Skiwear Fashion Exhibit

Skiwear Fashion Exhibit

ski museum

Steve Tries The Interactive Slalom Run

 

 

 

 

 

 

 

 

 

 

 

 

Steve Carries The Torch

Steve Carries The Torch

 

 

 

 

 

 

 

 

 

The Real Torch Comes Through Arches NP

The Real Torch Comes Through Arches NP

 

 

 

 

 

 

 

 

 

 

 

 

 

 

speed skating

The Need For Speed

 

 

 

 

Pair Skating

Pair Skating

 

 

 

 

 

 

 

 

 

 

 

 

 

 

 

 

 

Faster Than A Speeding Bullet

Faster Than A Speeding Bullet

 

 

 

 

 

 

 

Downhill Racer 2002

Downhill Racer 2002

 

 

 

 

 

 

 

 

 

 

 

 

 

 

 

women's ice hockey

Ice Hockey

 

 

 

 

 

 

 

 

 

 

Puma Mask From Opening Ceremony

Puma Mask From Opening Ceremony

Opening Ceremony Deer

Opening Ceremony Deer

 

 

 

 

 

 

 

 

 

 

 

 

 

Beaver From Opening Ceremony

Beaver From Opening Ceremony

 

 

 

 

 

 

 

 

 

 

 

Horse Puppet

Horse Puppet

 

 

 

 

 

 

 

 

 

 

 

 

A Medal From The 2014 Olympics

A Medal From The 2014 Olympics

My Tongue Is Stuck

My Tongue Is Stuck

Real Women Snowboard

Real Women Snowboard

 

 

 

 

 

 

 

 

 

 

 

 

After a day of sightseeing we were really hungry so we located a Diners, Drive-ins and Dives restaurant that was close to camp called Ruth’s Diner. It has been in business since the 1930s but has long since outgrown the original diner that serves as the front of the building. We were famished and had a “soup to nuts” meal which was delicious if not cheap.

Ruth's Diner, A Salt Lake City Favorite

Ruth’s Diner, A Salt Lake City Favorite

 

 

 

 

 

 

 

 

 

Dinner Al Fresco At Ruth's Diner

Dinner Al Fresco At Ruth’s Diner

A visit to Salt Lake City isn’t complete without a visit to Temple Square if you’ve never been there. It is the most visited place in Utah. We took a short tour which included some history of the Mormon emmigration to Utah and a visit to the chapel where the Mormon choir performs. Had we known that you could attend a rehearsal on Thursday we would have come then. We did listen to a recording and even that made me break out in goose bumps. My eyes teared. For lack of any other word, it was a heavenly sound. The acoustics are amazing. You can hear a pin drop and newspaper being torn without a microphone at 200′ away. The fabulous acoustics owe it all to the designer who was a bridge builder and had never built a building before this. The chapel roof is designed as a series of seven bridges. We decided that when we return for our bobsled adventure we will schedule it so that we can attend a performance by the Mormon Tabernacle Choir.

Mormon Temple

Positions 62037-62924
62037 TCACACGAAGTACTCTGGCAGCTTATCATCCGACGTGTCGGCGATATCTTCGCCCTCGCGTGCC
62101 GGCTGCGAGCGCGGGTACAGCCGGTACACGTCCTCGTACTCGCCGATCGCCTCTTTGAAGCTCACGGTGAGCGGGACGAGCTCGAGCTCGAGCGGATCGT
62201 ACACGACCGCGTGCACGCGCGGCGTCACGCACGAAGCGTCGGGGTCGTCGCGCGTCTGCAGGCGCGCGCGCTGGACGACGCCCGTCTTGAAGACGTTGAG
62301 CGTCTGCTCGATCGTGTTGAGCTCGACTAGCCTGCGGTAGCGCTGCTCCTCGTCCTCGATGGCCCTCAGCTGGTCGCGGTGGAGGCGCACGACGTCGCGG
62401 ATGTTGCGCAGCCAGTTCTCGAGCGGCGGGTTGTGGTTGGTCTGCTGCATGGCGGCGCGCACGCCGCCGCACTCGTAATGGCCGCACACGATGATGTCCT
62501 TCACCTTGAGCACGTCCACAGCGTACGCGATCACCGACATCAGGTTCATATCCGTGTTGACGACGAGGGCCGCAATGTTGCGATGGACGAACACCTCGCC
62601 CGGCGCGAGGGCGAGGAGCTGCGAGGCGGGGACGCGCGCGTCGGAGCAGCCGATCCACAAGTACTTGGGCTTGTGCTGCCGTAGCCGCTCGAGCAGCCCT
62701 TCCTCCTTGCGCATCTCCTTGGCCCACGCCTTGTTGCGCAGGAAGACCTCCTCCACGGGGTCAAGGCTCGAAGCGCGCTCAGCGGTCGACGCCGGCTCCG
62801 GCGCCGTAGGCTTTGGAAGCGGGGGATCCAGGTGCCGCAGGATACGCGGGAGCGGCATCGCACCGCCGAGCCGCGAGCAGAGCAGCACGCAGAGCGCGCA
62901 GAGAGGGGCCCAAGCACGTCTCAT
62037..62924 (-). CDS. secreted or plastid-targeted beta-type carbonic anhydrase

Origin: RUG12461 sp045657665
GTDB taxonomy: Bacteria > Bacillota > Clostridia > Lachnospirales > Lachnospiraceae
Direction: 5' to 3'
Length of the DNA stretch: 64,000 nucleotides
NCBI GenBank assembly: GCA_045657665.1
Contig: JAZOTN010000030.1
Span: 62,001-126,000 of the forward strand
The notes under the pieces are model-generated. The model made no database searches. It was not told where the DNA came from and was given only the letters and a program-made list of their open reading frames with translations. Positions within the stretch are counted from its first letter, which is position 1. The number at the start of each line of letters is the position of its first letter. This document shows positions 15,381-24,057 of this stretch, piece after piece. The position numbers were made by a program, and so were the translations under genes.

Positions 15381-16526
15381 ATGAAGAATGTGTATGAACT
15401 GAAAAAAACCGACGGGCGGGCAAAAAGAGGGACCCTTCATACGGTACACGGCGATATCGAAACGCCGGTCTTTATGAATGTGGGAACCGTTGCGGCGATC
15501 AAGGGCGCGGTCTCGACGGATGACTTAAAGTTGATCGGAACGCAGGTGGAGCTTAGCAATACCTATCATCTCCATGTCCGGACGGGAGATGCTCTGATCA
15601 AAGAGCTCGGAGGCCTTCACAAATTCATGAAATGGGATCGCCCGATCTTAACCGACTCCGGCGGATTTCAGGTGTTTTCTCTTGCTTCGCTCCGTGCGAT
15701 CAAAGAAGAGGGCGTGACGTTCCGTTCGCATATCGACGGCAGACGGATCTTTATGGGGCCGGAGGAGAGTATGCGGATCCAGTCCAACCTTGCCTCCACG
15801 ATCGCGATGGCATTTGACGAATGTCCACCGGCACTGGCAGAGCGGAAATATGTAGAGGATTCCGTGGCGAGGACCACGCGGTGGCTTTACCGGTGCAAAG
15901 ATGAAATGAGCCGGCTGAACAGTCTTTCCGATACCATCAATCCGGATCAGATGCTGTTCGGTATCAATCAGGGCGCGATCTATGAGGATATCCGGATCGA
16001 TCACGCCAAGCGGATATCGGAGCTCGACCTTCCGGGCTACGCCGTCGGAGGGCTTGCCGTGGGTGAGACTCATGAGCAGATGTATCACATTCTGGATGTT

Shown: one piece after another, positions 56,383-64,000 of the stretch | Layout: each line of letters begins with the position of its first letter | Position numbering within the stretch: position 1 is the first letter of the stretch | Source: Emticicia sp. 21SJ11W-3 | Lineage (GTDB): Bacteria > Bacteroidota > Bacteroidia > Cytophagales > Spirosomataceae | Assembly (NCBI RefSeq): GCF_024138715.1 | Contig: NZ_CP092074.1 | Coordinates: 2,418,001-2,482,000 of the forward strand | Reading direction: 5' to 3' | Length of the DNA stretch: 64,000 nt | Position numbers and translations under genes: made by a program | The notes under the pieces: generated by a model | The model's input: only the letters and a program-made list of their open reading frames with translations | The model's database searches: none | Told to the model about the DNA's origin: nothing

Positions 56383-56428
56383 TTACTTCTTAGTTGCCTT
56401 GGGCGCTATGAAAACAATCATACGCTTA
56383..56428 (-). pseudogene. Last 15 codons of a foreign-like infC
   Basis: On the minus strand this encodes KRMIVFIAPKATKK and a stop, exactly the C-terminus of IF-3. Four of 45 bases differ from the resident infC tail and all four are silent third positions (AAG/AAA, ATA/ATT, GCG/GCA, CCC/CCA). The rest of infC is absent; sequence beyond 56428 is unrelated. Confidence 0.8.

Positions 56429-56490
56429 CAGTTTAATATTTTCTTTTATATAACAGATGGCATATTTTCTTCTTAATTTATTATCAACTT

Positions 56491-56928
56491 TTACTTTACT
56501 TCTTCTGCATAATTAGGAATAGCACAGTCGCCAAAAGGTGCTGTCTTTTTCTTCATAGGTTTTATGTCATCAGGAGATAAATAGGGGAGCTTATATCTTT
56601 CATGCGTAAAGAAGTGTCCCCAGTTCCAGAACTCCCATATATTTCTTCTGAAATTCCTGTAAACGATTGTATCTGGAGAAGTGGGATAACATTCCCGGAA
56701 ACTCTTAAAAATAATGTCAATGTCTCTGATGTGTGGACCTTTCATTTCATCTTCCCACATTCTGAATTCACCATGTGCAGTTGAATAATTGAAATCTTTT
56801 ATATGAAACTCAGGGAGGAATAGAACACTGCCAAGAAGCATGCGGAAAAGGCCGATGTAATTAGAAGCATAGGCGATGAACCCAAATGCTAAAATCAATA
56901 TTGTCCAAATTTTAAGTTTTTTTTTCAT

The Mormon Temple

Organ Mormon Choir Hall

Organ Mormon Choir Hall

Reflection Of The Temple

Reflection Of The Temple

 

 

 

 

 

 

 

 

 

 

 

 

 

 

LDS Headquarters

LDS Headquarters

 

 

 

 

 

 

 

 

 

 

Another stop in the area was at Golden Spike National Historic Site. This was where the rail lines of the Union Pacific and Central Pacific met and provided a means to go from coast to coast by rail for the first time. It was a huge engineering feat and the first event ever sent instantaneously around the world by telegraph. The trains on display are live steam reproductions that roll out each morning and back to the garage each evening. During the day they are kept live puffing steam to give you a sense of the moment. The actual gold spike is in the Stanford University Museum. This is the first we’ve seen of the Chinese immigration and the almost slave like conditions under which they labored. The term “Hell On Wheels” came from the bar cars, prostitutes and gambling that followed the railroad construction crews. These were sanctioned by the companies as means to keep the workers at the camps and prevent them from quitting. The museum is very interesting and has several films available for viewing. We had Opal in the truck and it was too warm to leave for long. Perhaps another time.

Dignitaries At Promontory Point May 10, 1869

Dignitaries At Promontory Point May 10, 1869

 

 

 

Railroad Workers Painting

Railroad Workers Painting

 

 

 

 

 

 

 

Laying Rail By Assembly Line

Laying Rail By Assembly Line

 

 

 

 

 

 

 

 

Construction Train 1868 At Bear River, WY

Construction Train 1868 At Bear River, WY

 

 

 

 

Photo Showing A Stir Cut At Weber Canyon, UT

Photo Showing A Stair Cut At Weber Canyon, UT

 

 

 

 

 

Replica Trains Meet

Replica Trains Meet

Our last stop in the area was Timpanogos Cave National Monument. This was our fourth cave this year and while we were a bit “caved out” it was still interesting and different from others. The Monument is really three separate caves that have been joined by man. The two distinguishing features are the Heart of Timpanogos, a drapery formation joined so it resembles a heart and the abundance of a formation called helictites. Another “feature” of the visit was the 1.5 mile walk with a 1,100 foot elevation gain to reach the entrance. There’s a reason all of the souvenirs have “I survived the walk to Timpanogos Cave” on them!

Time to pack up and head for Colorado.

Timpanagos Panorama

Timpanagos Panorama

Thumbs Up. Halfway There!

Thumbs Up. Halfway There!

Ugh! 75% Done!

Ugh! 75% Done!

 

 

 

 

 

 

 

 

 

 

 

 

Wahoo!!!

Wahoo!!!

 

 

 

 

 

 

 

 

 

 

Heart Of Timpanogos

Heart Of Timpanogos

 

 

 

 

 

 

 

 

 

 

 

Cave Spaghetti

Cave Spaghetti

Rest Break With A View

Rest Break With A View